Recommended for Common Reading and Social Science Courses: Full Body Burden, Growing Up in the Nuclear Shadow of Rocky Flats

September 5, 2012 at 3:19 pm Leave a comment

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Selected for Common Reading at Four Colleges & Universities: California State University, Sacramento;  Fort Lewis College; Michigan Technological University; and Virginia Commonwealth University

Full Body Burden is a haunting work of narrative nonfiction about a young woman growing up in a small Colorado town close to Rocky Flats, a secret nuclear weapons plant once designated “the most contaminated site in America.” It’s the story of growing up in the shadow of the Cold War, in a landscape at once startlingly beautiful and—unknown to those who lived there— tainted with invisible yet deadly particles of plutonium.

It’s also a book about the destructive power of secrets—both family secrets and government secrets. Her father’s hidden liquor bottles, the strange cancers in children in the neighborhood, the truth about what they made at Rocky Flats (cleaning supplies, her mother guessed)—best not to inquire too deeply into any of it. But as Iversen grew older, she began to ask questions. In her early thirties, she even worked at Rocky Flats for a time, typing up memos in which accidents were always called “incidents.” And as this memoir unfolds, it also reveals itself as a brilliant work of investigative journalism—a shocking account of the government’s sustained attempt to conceal the effects of the toxic and radioactive waste released by Rocky Flats, and of local residents’ vain attempts to seek justice in court. Based on extensive interviews, FBI and EPA documents, and class action testimony, this taut, beautifully written book promises to have a very long half-life.

Full Body Burden is one of the most important stories of the nuclear era–as personal and powerful as “Silkwood,” told with the suspense and narrative drive of The Hot Zone. With unflinching honesty, Kristen Iversen has written an intimate and deeply human memoir that shows why we should all be concerned about nuclear safety, and the dangers of ignoring science in the name of national security. Rocky Flats needs to be part of the same nuclear discussion as Three Mile Island, Chernobyl, and Fukushima. So does Full Body Burden. It’s an essential and unforgettable book that should be talked about in schools and book clubs, online and in the White House.”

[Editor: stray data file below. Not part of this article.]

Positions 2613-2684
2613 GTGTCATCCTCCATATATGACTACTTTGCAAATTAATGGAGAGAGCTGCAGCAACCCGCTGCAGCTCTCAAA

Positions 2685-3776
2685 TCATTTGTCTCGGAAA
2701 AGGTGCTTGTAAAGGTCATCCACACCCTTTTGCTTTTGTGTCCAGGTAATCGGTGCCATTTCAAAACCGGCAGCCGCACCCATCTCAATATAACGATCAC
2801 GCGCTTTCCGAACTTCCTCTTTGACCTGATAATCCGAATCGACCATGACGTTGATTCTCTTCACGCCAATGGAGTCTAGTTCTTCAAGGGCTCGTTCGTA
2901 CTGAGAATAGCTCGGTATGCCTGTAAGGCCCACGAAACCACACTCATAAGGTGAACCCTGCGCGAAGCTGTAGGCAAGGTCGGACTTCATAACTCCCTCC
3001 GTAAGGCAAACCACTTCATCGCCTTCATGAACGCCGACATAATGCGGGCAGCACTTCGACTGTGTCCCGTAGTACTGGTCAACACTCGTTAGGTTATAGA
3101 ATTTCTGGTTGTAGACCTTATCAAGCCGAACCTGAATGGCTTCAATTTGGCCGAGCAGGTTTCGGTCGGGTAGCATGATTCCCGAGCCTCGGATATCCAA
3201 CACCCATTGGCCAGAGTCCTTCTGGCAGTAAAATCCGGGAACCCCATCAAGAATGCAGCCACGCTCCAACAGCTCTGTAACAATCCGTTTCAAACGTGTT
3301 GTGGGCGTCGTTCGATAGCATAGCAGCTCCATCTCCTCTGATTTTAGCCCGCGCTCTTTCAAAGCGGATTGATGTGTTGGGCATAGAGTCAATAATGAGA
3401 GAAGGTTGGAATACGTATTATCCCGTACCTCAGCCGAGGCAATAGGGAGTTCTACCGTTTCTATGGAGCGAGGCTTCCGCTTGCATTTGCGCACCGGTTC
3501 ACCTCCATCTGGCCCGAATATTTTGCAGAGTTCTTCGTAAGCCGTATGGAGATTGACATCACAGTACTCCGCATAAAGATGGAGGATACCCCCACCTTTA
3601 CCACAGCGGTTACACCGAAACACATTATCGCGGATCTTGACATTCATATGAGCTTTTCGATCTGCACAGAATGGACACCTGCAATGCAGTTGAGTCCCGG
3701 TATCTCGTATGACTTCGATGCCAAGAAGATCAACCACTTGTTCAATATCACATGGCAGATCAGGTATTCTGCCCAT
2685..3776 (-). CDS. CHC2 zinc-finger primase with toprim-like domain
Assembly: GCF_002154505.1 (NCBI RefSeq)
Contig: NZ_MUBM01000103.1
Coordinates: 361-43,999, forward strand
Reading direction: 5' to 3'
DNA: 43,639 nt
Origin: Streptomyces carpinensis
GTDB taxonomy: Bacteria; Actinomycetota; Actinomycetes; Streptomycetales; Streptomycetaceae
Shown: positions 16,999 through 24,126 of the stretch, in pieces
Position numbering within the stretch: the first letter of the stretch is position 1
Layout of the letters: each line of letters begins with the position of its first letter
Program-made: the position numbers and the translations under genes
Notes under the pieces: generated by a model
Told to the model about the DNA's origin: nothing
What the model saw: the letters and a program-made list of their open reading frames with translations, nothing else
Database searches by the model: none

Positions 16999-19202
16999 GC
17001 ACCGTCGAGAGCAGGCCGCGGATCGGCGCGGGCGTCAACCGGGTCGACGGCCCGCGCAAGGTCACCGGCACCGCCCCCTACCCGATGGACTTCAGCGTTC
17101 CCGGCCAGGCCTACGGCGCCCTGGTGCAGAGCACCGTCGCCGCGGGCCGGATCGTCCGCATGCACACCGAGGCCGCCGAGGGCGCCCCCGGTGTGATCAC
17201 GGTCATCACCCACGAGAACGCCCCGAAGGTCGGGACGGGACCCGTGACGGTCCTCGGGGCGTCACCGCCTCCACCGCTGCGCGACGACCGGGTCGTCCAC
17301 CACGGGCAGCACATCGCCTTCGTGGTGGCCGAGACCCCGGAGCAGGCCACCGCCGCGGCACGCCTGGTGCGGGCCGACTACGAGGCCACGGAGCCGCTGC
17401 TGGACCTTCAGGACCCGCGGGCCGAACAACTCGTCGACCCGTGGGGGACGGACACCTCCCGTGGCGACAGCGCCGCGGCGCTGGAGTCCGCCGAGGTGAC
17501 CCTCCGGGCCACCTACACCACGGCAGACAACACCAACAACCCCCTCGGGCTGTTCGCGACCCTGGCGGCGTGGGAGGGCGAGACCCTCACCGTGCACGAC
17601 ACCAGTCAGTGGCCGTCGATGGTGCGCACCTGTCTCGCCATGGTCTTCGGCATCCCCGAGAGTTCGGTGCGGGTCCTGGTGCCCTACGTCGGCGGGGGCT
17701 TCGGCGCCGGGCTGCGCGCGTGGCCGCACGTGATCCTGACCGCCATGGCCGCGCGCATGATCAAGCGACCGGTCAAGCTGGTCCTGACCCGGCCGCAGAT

–Rebecca Skloot, author of The Immortal Life of Henrietta Lacks

“What a surprise! You don’t expect such (unobtrusively) beautiful writing in a book about nuclear weapons, nor such captivating storytelling. Plus the facts are solid and the science told in colloquial but never dumbed-down terms. If I could afford them, I’d want the movie rights. Having read scores of nuclear books, I venture a large claim: Kristin Iversen’s Full Body Burden may be a classic of nuclear literature, filling a gap we didn’t know existed among Hersey’s Hiroshima, Burdick and Wheeler’s Fail-Safe and Kohn’s Who Killed Karen Silkwood?”
–Mark Hertsgaard, author of Nuclear Inc. and HOT

“This terrifyingly brilliant book–as perfectly crafted and meticulously assembled as the nuclear bomb triggers that lie at its core–is a savage indictment of the American strategic weapons industry, both haunting in its power, and yet wonderfully, charmingly human as a memoir of growing up in the Atomic Age.”
–Simon Winchester, author of The Professor and the Madman and Atlantic

“Why didn’t Poe or Hitchcock think of this? Full Body Burden has all the elements of a classic horror tale: the charming nuclear family cruising innocently above the undercurrents of nuclear nightmare. But it’s true and all the more chilling. Kristen Iversen has lived this life and is an authority on the culture of secrecy that has prevented the nation from knowing the truth about radioactive contamination. This is a gripping and scary story.”
–Bobbie Ann Mason, author of Shiloh and Other Stories and In Country

“The fight over Rocky Flats was and is a paradigmatic American battle, of corporate and government power set against the bravery and anger of normal people. This is a powerful and beautiful account, of great use to all of us who will fight the battles that lie ahead.”
–Bill McKibben, author of The End of Nature and Eaarth

About the Author

KRISTEN IVERSEN grew up in Arvada, Colorado, near the Rocky Flats nuclear weaponry facility and received a Ph.D. in English from the University of Denver. She is director of the MFA Program in Creative Writing at the University of Memphis and editor-in-chief of The Pinch, an award-winning literary journal. During the summers, she serves on the faculty of the MFA Low-Residency Program at the University of New Orleans, held in San Miguel de Allende, Mexico, and in Edinburgh, Scotland. She is also the author of Molly Brown: Unraveling the Myth, winner of the Colorado Book Award for Biography and the Barbara Sudler Award for Nonfiction. Iversen has two sons and lives in Memphis.

Author Website: www.KristenIversen.com

For an article by Kristen Iversen on writing Full Body Burden, click here.

To read a Q&A with Kristen Iversen, click here.

Hear what NPR’s Fresh Air is saying about Full Body Burden.

And to read Maggie Koerth-Baker’s essay on Full Body Burden, go to: http://boingboing.net/2012/07/17/full-body-burden-memoir-about.html

Professors/Common Reading Directors: To request a complimentary examination copy, click here.

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Entry filed under: Ethics, Science, Sociology, Uncategorized. Tags: , , , , , , .

Red Ink by David Wessel Picked Up at The University of Hawaii Professors: Free Examination Copy Available. The Taste of Ashes by Marci Shore, professor of history at Yale

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